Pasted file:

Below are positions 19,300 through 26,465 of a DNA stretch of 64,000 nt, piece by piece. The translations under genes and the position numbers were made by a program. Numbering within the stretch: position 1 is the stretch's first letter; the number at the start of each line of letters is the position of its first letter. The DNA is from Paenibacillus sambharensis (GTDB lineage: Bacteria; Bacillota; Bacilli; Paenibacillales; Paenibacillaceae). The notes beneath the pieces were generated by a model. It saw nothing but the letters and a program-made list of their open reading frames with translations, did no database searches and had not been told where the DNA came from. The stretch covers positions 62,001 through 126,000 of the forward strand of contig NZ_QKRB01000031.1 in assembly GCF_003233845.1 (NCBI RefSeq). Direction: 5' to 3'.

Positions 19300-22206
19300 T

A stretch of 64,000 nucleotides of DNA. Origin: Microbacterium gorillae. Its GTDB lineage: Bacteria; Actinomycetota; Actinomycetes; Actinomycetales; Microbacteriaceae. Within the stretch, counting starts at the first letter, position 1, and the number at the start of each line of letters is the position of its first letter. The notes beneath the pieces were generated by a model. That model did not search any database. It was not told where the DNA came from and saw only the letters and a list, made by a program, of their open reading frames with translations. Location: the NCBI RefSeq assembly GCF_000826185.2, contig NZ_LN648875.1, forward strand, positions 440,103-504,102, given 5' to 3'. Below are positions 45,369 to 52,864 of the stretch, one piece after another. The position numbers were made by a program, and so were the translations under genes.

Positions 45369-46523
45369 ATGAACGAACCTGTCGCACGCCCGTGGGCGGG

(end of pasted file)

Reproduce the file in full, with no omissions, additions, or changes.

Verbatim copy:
Below are positions 19,300 through 26,465 of a DNA stretch of 64,000 nt, piece by piece. The translations under genes and the position numbers were made by a program. Numbering within the stretch: position 1 is the stretch's first letter; the number at the start of each line of letters is the position of its first letter. The DNA is from Paenibacillus sambharensis (GTDB lineage: Bacteria; Bacillota; Bacilli; Paenibacillales; Paenibacillaceae). The notes beneath the pieces were generated by a model. It saw nothing but the letters and a program-made list of their open reading frames with translations, did no database searches and had not been told where the DNA came from. The stretch covers positions 62,001 through 126,000 of the forward strand of contig NZ_QKRB01000031.1 in assembly GCF_003233845.1 (NCBI RefSeq). Direction: 5' to 3'.

Positions 19300-22206
19300 T

A stretch of 64,000 nucleotides of DNA. Origin: Microbacterium gorillae. Its GTDB lineage: Bacteria; Actinomycetota; Actinomycetes; Actinomycetales; Microbacteriaceae. Within the stretch, counting starts at the first letter, position 1, and the number at the start of each line of letters is the position of its first letter. The notes beneath the pieces were generated by a model. That model did not search any database. It was not told where the DNA came from and saw only the letters and a list, made by a program, of their open reading frames with translations. Location: the NCBI RefSeq assembly GCF_000826185.2, contig NZ_LN648875.1, forward strand, positions 440,103-504,102, given 5' to 3'. Below are positions 45,369 to 52,864 of the stretch, one piece after another. The position numbers were made by a program, and so were the translations under genes.

Positions 45369-46523
45369 ATGAACGAACCTGTCGCACGCCCGTGGGCGGG